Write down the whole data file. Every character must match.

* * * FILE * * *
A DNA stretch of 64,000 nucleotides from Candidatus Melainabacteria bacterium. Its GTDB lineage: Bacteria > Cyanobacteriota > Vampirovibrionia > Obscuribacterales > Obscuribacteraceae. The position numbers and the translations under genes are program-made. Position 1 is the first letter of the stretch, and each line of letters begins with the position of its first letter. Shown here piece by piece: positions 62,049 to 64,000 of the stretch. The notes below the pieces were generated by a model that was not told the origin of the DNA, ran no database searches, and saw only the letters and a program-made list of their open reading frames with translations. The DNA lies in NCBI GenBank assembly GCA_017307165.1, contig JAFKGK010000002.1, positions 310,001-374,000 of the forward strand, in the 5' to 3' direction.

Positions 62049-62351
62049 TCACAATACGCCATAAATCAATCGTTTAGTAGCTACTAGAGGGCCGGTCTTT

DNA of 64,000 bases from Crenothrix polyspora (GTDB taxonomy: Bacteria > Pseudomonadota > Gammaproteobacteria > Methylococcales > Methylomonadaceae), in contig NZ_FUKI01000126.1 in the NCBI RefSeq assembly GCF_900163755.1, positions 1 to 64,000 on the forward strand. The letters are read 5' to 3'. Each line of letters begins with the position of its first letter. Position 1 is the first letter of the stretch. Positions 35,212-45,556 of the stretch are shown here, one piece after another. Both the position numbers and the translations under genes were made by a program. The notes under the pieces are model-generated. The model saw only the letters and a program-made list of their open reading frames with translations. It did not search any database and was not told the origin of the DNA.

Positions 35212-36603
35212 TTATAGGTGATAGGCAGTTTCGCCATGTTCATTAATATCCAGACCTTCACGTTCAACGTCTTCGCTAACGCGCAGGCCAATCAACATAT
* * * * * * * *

A DNA stretch of 64,000 nucleotides from Candidatus Melainabacteria bacterium. Its GTDB lineage: Bacteria > Cyanobacteriota > Vampirovibrionia > Obscuribacterales > Obscuribacteraceae. The position numbers and the translations under genes are program-made. Position 1 is the first letter of the stretch, and each line of letters begins with the position of its first letter. Shown here piece by piece: positions 62,049 to 64,000 of the stretch. The notes below the pieces were generated by a model that was not told the origin of the DNA, ran no database searches, and saw only the letters and a program-made list of their open reading frames with translations. The DNA lies in NCBI GenBank assembly GCA_017307165.1, contig JAFKGK010000002.1, positions 310,001-374,000 of the forward strand, in the 5' to 3' direction.

Positions 62049-62351
62049 TCACAATACGCCATAAATCAATCGTTTAGTAGCTACTAGAGGGCCGGTCTTT

DNA of 64,000 bases from Crenothrix polyspora (GTDB taxonomy: Bacteria > Pseudomonadota > Gammaproteobacteria > Methylococcales > Methylomonadaceae), in contig NZ_FUKI01000126.1 in the NCBI RefSeq assembly GCF_900163755.1, positions 1 to 64,000 on the forward strand. The letters are read 5' to 3'. Each line of letters begins with the position of its first letter. Position 1 is the first letter of the stretch. Positions 35,212-45,556 of the stretch are shown here, one piece after another. Both the position numbers and the translations under genes were made by a program. The notes under the pieces are model-generated. The model saw only the letters and a program-made list of their open reading frames with translations. It did not search any database and was not told the origin of the DNA.

Positions 35212-36603
35212 TTATAGGTGATAGGCAGTTTCGCCATGTTCATTAATATCCAGACCTTCACGTTCAACGTCTTCGCTAACGCGCAGGCCAATCAACATAT